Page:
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Prof. Frank A. Thomas, Nettie Sweeney and Hugh Th. Miller Professor of Homiletics and Director of the PhD in African American Preaching and Sacred Rhetoric Program, recently celebrated the publication of his newest book, The God of the Dangerous Sermon. This book is the third in a trilogy published by Abingdon Press that addresses the theory, practice, and impact of what Thomas calls a “dangerous sermon.”

According to Thomas, a dangerous sermon is “a sermon that upsets the moral hierarchy that is evident in church, family, institutions, and homes. There is a moral order with some at the top and others at the bottom, and when you preach a sermon that speaks on behalf of the marginalized, left out, excluded, and the people on the bottom—especially to the people at the top, it gets dangerous.”

Thomas said that he didn’t initially set out to write a trilogy, but that the books flowed organically. After writing the first in the series, How to Preach a Dangerous Sermon (2018), the consistent response he received was some version of, “if I preach like this, how do I survive it or remain employed at my church?” Thomas wrote the second book, Surviving a Dangerous Sermon (2020), to address just this. After finishing that book, Thomas said that he felt compelled to write more about the theology behind the dangerous sermon.

Important for the theology of a dangerous sermon is a distinction Thomas draws between what he calls a “tribal god,” who underwrites hierarchies and a narrow, insular worldview, and a “universal God” who advocates justice, inclusion, and equity for all.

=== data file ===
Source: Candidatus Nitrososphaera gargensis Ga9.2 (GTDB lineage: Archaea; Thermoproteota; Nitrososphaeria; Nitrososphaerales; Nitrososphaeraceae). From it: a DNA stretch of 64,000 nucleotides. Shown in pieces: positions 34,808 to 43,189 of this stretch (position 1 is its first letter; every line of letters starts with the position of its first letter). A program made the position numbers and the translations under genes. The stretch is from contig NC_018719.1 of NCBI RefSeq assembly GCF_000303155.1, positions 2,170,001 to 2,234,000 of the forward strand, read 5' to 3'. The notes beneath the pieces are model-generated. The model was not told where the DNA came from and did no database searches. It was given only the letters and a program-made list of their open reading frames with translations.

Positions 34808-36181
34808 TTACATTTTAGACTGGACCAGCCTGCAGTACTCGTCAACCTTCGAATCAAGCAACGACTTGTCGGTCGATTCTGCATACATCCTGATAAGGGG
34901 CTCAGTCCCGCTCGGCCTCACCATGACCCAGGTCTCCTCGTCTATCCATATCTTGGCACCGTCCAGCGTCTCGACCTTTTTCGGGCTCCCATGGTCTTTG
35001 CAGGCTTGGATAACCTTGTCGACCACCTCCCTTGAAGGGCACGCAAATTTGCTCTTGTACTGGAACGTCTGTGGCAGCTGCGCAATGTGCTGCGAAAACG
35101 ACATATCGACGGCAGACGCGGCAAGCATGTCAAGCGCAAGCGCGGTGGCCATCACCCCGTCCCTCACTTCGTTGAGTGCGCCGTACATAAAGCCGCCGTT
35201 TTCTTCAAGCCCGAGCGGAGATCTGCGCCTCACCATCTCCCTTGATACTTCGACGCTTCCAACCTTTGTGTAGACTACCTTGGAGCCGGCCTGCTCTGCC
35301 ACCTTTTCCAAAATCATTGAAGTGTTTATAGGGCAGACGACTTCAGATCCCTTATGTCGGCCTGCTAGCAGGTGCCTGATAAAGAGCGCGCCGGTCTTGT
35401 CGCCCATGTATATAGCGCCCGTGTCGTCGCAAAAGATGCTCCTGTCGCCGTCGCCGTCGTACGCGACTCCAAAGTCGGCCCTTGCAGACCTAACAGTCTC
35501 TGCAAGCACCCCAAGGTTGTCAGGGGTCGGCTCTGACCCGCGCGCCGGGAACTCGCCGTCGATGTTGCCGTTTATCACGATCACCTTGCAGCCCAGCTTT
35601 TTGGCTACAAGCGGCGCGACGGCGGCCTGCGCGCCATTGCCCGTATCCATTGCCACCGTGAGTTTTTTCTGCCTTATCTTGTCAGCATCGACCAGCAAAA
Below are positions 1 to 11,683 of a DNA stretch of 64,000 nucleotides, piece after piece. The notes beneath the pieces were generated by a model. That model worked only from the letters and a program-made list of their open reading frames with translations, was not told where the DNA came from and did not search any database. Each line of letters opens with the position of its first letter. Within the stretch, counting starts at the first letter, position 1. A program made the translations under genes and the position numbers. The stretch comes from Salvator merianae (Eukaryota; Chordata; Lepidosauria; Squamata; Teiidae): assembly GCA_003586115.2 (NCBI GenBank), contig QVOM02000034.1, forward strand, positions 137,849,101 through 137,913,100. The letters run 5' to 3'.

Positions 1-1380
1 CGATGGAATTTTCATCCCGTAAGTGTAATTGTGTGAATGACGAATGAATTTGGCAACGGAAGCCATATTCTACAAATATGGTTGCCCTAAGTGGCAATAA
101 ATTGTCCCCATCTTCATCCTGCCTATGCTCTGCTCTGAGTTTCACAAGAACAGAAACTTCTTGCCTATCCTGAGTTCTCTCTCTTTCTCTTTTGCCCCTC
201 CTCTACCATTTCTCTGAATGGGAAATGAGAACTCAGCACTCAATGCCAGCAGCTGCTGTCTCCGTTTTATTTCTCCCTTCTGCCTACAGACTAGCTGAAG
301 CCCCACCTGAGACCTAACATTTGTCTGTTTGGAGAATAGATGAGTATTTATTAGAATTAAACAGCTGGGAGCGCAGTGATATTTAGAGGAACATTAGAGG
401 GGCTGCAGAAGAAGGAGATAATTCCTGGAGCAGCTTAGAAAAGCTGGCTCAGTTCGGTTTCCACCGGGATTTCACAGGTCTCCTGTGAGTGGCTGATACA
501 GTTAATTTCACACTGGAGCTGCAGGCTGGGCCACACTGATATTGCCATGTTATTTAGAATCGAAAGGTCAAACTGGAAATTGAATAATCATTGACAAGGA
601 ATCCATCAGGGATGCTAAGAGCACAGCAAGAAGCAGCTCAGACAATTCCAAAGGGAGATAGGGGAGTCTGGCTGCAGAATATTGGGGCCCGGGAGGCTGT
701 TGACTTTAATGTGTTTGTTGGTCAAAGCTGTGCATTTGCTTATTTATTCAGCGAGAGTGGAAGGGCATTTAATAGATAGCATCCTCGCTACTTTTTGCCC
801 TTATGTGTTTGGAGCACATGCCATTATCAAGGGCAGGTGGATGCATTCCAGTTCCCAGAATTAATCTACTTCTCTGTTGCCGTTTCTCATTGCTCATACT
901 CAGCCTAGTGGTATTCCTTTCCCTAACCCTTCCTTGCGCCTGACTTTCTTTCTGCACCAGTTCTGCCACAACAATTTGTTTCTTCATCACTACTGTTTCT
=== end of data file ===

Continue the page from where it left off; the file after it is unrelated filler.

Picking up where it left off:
Beyond its place in this trilogy of books, Thomas’s newest text further expands his articulation of “a rhetorical theology or a theology of rhetorical inclusion that functions in a complementary relationship with theology as evidenced in African American preaching.” Such a theology, he explains, is “a lived and experience-based theology, a liberation theology, seeking expressions of faith outside the normative construct of theology as historically delineated by the theological academy.”

“For some in the Homiletics community,” Thomas explained, “there is a divide between theology and rhetoric. My argument is that the African American preaching tradition is inherently theological and rhetorical. Theology is the lead partner in the preaching dance, but both are necessary.” In fact, careful study and reflection on the relationship between theology and rhetoric is a distinctive aspect of the PhD Program in African American Preaching and Sacred Rhetoric at CTS, and many students in the program are working on rhetorical theology for Homiletics.

Thomas said his primary audience for the book includes preachers and congregants, especially those who help, advise, support, and encourage the preaching ministry of the pastor. That said, this theologically rich and deeply moral work is an important resource for clergy members, leaders, and lay persons alike.

Order a copy of The God of the Dangerous Sermon here.

Learn more about the PhD Program in African American Preaching and Sacred Rhetoric here.